...Matrix assisted laser desorption ionization–time of flight (MALDI-TOF) or DNA sequencing are required to make the diagnosis. “It turns out that only about 25% of clinical labs have MALDI-TOF available, so we’re still lacking in our ability to identify it,” he said.source
Luckily, in 2013 the FDA approved a method for testing Candida Auris. It involved a machine with high accuracy rate and speed of identification. The CDC is assisting with making this testing procedure more readily available through their regional testing centers.
The test, first approved by the FDA in 2013, uses a technology known as matrix-assisted laser desorption/ionization-time of flight (MALDI-TOF) mass spectrometry to determine the unique protein fingerprint of a microorganism cultured from a patient, then matches those fingerprints to a reference organism database to identify 424 clinically relevant bacteria and yeast species. MALDI-TOF can provide results in less than an hour, while conventional methods of species identification usually take 24 to 48 hours.source
Matrix-assisted laser desorption/ionization-time of flight (MALDI-TOF) mass spectrometry method is still new and needs to be implemented on a wider scale by hospitals.
The first step in controlling C. auris is identification. C. auris can be misidentified when using traditional biochemical methods. They are most commonly misidentified as Candida haemulonii. Currently, accurate identification for C. auris can be performed by Vitek MS and matrix-assisted laser desorption/ionization time-of-flight using research use–only databases. Hospitalists should be aware of the diagnostic instruments used in their hospital laboratories and their ability to detect C. auris. Clinical laboratories should request testing of suspect C. auris isolates from their state or regional public health laboratory or the CDC. Laboratories should also consider reviewing historical microbiology records for suspect isolates (e.g., C. haemulonii) to identify missed cases of C. auris.source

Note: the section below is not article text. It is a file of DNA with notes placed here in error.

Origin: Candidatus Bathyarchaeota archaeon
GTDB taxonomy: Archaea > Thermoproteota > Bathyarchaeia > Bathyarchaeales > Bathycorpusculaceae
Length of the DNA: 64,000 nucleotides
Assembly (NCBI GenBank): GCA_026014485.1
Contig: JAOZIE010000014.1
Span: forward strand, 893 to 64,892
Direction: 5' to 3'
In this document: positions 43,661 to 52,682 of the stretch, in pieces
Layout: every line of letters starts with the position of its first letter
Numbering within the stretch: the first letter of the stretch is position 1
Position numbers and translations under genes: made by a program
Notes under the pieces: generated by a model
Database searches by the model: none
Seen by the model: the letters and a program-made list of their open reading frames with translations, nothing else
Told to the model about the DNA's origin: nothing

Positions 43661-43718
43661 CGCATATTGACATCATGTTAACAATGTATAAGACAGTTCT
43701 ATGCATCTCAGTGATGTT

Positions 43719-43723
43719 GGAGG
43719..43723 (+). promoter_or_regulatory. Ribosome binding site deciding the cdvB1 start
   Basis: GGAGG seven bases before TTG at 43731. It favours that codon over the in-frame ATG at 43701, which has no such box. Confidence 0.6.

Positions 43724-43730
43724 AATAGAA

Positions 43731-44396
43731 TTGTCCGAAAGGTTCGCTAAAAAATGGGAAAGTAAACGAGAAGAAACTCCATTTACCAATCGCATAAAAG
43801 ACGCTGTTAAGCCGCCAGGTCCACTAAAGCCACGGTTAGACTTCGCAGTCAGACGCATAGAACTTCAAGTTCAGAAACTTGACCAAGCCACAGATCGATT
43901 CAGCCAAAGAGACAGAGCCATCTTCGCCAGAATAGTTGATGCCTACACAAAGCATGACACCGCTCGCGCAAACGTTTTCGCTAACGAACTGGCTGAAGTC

There are many reasons to take any form of Candidiasis very seriously. From very serious links to cancer and HIV to commonly misdiagnosed candida conditions that allowed for multi-drug resistant strains to emerge, immediate focus and action needs to be taken by ALL hospitals and healthcare facilities.
Despite the warnings for multidrug resistant yeasts by the CDC in various ways for years, only 25% of most testing labs have access to the equipment capable of testing for these evolved strains of Candida, namely Candida Auris. The CDC has tried to warn the USA and it's hospitals of this issue. Truly, the CDC has tried to warn us about this new threat in America.
CDC Lab centers can provide better access for your doctor's lab with equipment that can best identify unknown yeast and bacteria strains, primarily ones that are drug resistant or require a specific type of antifungal.
Luckily, preventive measures can be taken through diet and being aware of environmental conditions that maybe compromising your immune system. However, once infection is suspected, proper identification of the specific strain(s) infecting you is critical. You want to minimize the use of broad spectrum antifungals in the case of not being able to properly identify the strain(s) infecting you.
Genetic testing should also be considered to not overlook key gene mutations that prevent your body from naturally fighting off candidiasis and possibly causing other serious health issues.
The candida diet is a key positive lifestyle change that can have a huge impact at any stage of a possible candida infestation. It typically calls for elimination of sugars, carbohydrates and fibers with the majority of your food intake being alkaline forms. It's not FDA approved that I know of and it is not considered a ‘cure'. There are different variations of this diet by some people. Dr. Axe, in my opinion, has a very thorough article on The Candida Diet to reference from:
Thank you for making it this far. I hope this comes to you in good health. Hopefully, this Steemit post can help anyone reading this further educate themselves and others on this little known issue. This is just to help bring awareness to something that I feel is a very serious issue. Always do the research yourself and seek professional help and a second professional opinion when facing a serious health issue.
Always consult a doctor before self treating any medical conditions. This post is not from a medical doctor or professional. This is just an attempt at trying to help pass on information.